Organizations often find themselves in a training dilemma when technology must be implemented quickly or when it will affect a large group of employees. As a consultant and trainer, one tool I use in these situations is a knowledge base. Knowledge bases can be implemented quickly, inexpensively, and often with existing technology tools, and they can be very useful for informal and on-the-job training needs.

In this article, I’ll describe how a knowledge base was created on a recent project of mine, and I’ll discuss the process involved in determining a content management solution. I’ll also provide insight into how different communication mechanisms can be used to promote knowledge base utilization and share some lessons learned on this project.

Second in a series

This article describes a case study of how one organization used a knowledge base to train users on a new software tool. The first article in this series on knowledge bases focused on knowledge base tools and technologies and implementation issues to consider.

Project outline
A small team of technical trainers was established to provide a formalized training environment for an innovative and dynamic enterprise software tool. The team members served as both trainers and subject-matter experts for the entire user population. Unfortunately, there were several issues that made it difficult for us to follow a traditional classroom approach:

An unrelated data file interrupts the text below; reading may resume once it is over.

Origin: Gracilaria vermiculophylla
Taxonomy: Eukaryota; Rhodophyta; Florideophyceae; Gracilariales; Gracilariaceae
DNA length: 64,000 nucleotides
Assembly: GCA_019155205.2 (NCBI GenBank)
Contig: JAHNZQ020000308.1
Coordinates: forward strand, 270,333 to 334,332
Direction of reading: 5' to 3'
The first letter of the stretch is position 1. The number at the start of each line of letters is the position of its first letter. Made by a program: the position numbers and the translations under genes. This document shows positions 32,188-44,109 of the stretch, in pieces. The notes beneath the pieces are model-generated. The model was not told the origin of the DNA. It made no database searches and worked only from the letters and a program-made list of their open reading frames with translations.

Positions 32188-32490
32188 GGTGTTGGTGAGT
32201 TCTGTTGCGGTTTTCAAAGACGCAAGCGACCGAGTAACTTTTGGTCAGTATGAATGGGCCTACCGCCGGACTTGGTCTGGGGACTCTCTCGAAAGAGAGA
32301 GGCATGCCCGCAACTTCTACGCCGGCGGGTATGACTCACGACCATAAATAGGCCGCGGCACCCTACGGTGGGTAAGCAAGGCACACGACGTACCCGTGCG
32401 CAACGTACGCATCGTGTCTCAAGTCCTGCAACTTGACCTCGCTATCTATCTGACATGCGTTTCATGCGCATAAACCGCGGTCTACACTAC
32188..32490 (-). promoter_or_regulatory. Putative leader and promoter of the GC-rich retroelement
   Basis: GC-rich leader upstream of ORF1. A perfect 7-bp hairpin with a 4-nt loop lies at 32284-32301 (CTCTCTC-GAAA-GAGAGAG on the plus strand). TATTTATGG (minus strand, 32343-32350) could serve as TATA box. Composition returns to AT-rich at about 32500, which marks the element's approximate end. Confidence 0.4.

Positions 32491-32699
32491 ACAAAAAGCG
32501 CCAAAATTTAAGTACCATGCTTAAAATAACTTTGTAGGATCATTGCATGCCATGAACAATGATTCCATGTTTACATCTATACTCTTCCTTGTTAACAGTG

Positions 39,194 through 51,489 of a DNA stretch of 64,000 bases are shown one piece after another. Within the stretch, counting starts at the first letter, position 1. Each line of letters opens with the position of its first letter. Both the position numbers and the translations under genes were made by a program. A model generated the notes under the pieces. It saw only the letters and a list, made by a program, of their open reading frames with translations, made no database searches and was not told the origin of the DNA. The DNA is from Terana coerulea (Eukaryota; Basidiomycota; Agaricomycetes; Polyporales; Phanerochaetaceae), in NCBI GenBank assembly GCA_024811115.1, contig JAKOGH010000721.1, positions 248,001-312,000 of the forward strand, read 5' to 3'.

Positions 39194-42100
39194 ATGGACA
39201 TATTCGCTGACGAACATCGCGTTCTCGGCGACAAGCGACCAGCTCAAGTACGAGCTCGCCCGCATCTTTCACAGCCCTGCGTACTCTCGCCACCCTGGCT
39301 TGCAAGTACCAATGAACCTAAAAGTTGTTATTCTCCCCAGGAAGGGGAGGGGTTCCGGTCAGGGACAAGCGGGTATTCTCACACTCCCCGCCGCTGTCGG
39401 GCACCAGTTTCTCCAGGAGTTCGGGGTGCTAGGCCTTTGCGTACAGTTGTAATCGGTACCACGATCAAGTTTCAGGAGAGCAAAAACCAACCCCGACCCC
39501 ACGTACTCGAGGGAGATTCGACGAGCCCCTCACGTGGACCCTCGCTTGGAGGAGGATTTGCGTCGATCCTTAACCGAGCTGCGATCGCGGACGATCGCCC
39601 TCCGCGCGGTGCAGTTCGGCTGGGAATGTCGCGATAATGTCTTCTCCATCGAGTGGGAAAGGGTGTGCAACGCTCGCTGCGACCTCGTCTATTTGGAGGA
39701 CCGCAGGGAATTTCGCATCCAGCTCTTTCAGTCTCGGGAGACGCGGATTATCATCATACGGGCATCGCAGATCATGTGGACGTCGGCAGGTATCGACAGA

• The potential training audience numbered 5,000, most of whom were located in the same facility. But this population did not include business partners, who also required access to certain portions of the software. In addition, there were only four technical trainers, each concentrating on a specific aspect of the tool.
  • The software changed several times within a month, and this made it difficult to keep training documentation updated, much less distribute the updated documentation to the users.
  • There were severe budget restrictions that prevented the hiring of additional trainers.
  • In addition, finding trainers with appropriate experience and expertise was very difficult.

Fortunately, we were able to provide a solution that met the most critical needs of the user community with virtually no additional expense. I’ll share how the issues were addressed by taking you through the stages of the project.

First stage: Knowledge base creation